Field trials were carried out for two seasons on the effect of insecticides on insect pests, damage and yield of three cowpea cultivars.
During the first season, the preflowering stage of crop growth was found to be infested by Aphis spp, Empoasca spp, Ootheca spp and Epilachna spp, the flowering stage by Megalurothrips sjostedti, Heliothis armigera, Astylus atromaculatus, Coryna kersteni and Mylabris amplectens and the postflowering stage by H. armigera and a number of coreid and pentatomid bugs. Fenthion gave the least protection against pod damage by H. armigera. There were significant increases in the number of harvestable pods per plant with insecticides. There were no significant differences in hull weight and shelling percentage. Grain yield was increased by 96.2 and 109.4% after treatment with dichlorvos and cypermethrin, respectively.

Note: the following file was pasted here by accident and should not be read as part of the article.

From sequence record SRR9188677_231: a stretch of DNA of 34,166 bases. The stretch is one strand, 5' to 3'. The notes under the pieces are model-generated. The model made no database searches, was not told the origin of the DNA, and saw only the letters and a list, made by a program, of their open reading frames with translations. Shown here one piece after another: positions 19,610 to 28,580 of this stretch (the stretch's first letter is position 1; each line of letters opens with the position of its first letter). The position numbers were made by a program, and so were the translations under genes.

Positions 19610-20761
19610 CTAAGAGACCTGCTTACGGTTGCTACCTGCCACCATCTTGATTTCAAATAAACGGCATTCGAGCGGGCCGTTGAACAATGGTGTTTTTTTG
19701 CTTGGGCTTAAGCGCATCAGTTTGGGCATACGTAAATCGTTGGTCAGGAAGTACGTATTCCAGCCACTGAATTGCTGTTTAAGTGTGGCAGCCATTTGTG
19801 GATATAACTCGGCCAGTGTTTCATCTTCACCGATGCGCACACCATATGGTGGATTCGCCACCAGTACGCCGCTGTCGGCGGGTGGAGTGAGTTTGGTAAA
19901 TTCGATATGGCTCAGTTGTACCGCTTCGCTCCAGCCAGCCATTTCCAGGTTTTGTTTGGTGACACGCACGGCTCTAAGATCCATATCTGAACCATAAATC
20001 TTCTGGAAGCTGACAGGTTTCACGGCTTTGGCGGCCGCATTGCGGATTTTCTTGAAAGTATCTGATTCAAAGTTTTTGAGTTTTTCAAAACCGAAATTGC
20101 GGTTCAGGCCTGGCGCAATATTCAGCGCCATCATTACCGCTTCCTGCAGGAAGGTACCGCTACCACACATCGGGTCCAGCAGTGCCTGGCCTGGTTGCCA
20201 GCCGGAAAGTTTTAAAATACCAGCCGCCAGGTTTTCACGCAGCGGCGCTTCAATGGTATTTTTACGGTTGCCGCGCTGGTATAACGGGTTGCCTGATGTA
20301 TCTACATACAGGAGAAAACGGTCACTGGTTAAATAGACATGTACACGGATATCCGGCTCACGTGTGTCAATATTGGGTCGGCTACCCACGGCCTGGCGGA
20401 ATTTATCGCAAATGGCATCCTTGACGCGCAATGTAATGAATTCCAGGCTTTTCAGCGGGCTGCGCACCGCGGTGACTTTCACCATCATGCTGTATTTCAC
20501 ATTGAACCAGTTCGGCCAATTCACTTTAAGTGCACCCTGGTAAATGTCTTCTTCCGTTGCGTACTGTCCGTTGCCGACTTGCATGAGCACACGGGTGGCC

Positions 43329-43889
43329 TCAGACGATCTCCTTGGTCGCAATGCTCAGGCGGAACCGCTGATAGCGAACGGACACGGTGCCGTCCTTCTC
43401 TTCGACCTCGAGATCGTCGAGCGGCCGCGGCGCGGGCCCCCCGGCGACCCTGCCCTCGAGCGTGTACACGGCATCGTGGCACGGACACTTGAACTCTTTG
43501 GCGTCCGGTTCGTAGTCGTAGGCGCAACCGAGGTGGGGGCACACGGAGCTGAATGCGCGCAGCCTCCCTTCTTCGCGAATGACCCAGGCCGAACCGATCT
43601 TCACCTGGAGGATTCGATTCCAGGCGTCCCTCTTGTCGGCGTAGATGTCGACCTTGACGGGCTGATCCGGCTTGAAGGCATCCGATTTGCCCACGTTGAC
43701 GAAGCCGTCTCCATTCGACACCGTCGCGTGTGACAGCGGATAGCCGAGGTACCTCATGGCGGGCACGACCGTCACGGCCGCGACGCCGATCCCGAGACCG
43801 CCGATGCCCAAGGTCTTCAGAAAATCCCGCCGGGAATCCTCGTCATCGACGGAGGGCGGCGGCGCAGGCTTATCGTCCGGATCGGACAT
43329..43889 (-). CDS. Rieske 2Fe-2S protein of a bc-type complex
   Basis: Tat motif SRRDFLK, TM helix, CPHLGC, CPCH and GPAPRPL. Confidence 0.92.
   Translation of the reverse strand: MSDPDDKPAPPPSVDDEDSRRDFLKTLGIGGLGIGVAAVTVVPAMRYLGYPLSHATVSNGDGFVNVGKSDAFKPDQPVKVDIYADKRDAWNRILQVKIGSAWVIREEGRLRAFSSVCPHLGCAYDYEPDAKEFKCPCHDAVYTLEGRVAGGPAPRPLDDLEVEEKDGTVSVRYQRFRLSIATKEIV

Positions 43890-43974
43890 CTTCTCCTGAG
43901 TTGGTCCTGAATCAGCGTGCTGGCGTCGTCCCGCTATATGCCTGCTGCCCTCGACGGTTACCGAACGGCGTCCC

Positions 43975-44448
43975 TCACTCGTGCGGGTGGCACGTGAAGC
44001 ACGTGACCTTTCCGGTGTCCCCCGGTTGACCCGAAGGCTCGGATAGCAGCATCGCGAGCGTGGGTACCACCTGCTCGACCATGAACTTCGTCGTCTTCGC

In the second season, cypermethrin and monocrotophos were most effective. Cypermethrin reduced the number of pod-sucking bugs by 58%, H. armigera by 93%, while monocrotophos reduced Empoasca spp by 39% and M. sjostedti by 79%. Cypermethrin reduced damage by pod-sucking bugs by 28%, and by H. armigera by 95%. Monocrotophos reduced damage by pod-sucking bugs by 14%, and by H. armigera by 80%. Significant increases in the number of harvestable pods per plant were obtained with monocrotophos and cypermethrin treatments. There were no significant differences between the number of seeds per pod, and the weight of 1000 seed-grains. Grain yield was increased by 55.4% after both cypermethrin and monocrotophos treatment. The application of these insecticides were financially beneficial but the gain was reduced when six sprays were applied. Cypermethrin and monocrotophos are promising insecticides for controlling insect pests on cowpeas.